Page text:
Now, you know, clearly broke the law, like Daniel Ellsberg and the Pentagon papers broke the law.
And we’re going to see.
I wouldn’t…I certainly wouldn’t call him a hero.
And the twist of the nutmeg. Of course, Bob. And what’s the ‘coherent‘ format?
Woodward is a rich, smug asshole who’s now a DC Village scribe. And super rich.
Barton Gellman, the main Post journalist involved with reporting on the antics of the NSA, wasn’t too pleased with Bob — WTF would be a better sense of the episode.
HuffPost has the whole story — some money snips:
Gellman has led The Washington Post’s recent coverage of the National Security Agency, with Snowden as his source.
“I can’t explain why Bob would insult the source who brought us this extraordinary story or the exemplary work of his colleagues in pursuing it,” Gellman said in an email to HuffPost Thursday.
“The ‘others’ he dismissed include [The Washington Post’s] Greg Miller, Julie Tate, Carol Leonnig, Ellen Nakashima, Craig Whitlock, Craig Timberg, Steven Rich and Ashkan Soltani — all of whom are building on the Snowden archive with me to land scoop after scoop,” Gellman continued.
“I won’t get into why Snowden came to me or didn’t come to Bob.
But the idea of keeping Snowden anonymous, or of waiting for one ‘coherent’ story, suggests that Bob does not understand my source or the world he lived in.”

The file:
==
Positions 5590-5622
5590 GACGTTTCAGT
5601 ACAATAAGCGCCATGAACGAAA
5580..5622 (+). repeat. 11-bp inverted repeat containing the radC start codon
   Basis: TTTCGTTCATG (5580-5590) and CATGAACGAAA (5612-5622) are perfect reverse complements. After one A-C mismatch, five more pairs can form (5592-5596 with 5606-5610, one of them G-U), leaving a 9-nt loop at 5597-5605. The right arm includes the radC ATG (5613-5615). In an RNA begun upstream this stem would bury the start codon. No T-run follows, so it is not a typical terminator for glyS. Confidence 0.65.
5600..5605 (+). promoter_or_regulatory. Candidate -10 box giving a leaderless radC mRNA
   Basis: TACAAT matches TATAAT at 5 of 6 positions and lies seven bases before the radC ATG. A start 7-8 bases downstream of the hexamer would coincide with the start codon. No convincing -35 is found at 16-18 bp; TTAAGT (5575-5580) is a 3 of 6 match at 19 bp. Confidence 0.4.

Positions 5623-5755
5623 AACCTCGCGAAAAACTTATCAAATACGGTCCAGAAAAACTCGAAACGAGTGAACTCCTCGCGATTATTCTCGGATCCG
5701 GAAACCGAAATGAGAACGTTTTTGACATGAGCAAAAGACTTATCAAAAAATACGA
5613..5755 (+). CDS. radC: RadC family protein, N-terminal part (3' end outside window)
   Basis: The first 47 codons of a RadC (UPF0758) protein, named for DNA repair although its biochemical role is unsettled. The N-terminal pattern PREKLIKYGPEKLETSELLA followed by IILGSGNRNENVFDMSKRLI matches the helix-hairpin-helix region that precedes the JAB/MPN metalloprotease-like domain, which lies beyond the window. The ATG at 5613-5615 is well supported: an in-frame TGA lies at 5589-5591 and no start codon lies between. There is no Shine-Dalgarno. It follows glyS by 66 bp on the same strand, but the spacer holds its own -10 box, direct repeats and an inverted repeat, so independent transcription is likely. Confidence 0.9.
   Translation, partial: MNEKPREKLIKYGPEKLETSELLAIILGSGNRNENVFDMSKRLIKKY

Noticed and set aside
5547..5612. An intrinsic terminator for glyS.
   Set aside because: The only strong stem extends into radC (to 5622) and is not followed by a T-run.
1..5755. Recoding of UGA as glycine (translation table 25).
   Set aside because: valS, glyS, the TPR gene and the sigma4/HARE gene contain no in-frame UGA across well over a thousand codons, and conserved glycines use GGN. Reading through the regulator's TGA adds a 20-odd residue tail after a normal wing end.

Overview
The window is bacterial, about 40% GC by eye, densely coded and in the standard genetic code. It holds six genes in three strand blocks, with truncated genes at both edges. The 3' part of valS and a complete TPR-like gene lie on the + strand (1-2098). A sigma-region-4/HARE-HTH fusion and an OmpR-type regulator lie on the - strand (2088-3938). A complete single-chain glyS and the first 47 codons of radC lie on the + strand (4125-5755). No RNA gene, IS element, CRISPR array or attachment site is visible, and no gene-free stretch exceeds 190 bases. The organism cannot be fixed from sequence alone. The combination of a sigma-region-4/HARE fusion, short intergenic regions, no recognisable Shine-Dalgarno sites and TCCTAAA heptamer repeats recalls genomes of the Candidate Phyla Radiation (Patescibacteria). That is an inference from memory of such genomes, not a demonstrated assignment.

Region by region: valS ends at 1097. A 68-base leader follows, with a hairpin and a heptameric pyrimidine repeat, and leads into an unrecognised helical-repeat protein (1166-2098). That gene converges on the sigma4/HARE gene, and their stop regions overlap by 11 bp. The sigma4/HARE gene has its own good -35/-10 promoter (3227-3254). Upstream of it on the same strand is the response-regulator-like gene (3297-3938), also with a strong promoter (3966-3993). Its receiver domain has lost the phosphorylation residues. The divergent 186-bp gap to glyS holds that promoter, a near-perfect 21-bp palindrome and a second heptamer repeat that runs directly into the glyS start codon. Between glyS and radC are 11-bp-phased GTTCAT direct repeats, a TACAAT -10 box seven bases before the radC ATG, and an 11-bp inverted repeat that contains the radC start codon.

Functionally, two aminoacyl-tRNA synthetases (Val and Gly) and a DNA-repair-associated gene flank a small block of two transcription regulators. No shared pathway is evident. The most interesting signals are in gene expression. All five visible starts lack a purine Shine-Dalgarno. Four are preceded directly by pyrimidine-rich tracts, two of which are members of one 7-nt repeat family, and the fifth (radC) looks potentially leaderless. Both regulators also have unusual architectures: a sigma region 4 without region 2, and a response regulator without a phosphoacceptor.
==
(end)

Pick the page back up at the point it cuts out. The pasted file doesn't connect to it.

I don’t believe Bob thinks/understands outside the DC bubble.
This another story with legs.
And as we tramp our way into the holiday season, a new, modern version of “welfare queen.”
Barry Ritholtz at Bloomberg:
No, the new welfare queens are even bigger, richer and less deserving of taxpayer support.
The two biggest welfare queens in America today are Wal-Mart and McDonald’s.
This issue has become more known as we learn just how far some companies have gone in putting their employees on public assistance.
According to one study, American fast food workers receive more than $7 billion dollars in public assistance.
As it turns out, McDonald’s has a “McResource” line that helps employees and their families enroll in various state and local assistance programs.
It exploded into the public when a recording of the McResource line advocated that full-time employees sign up for food stamps and welfare.
Wal-Mart, the nation’s largest private sector employer, is also the biggest consumer of taxpayer supported aid.
According to Florida Congressman Alan Grayson, in many states, Wal-Mart employees are the largest group of Medicaid recipients.
They are also the single biggest group of food stamp recipients.
Wal-mart’s “associates” are paid so little, according to Grayson, that they receive $1,000 on average in public assistance.
These amount to massive taxpayer subsidies for private companies.
What a crock.
And this makes me feel better (via USAToday): Those who drank a cup of caffeinated coffee had a 30 percent increase in vascular function in the index finger over a 75-minute period, compared with those who drank decaffeinated coffee.
Time to finish the day — won’t be too long before morning coffee and that hyped-up index finger.
(Illustration above found here).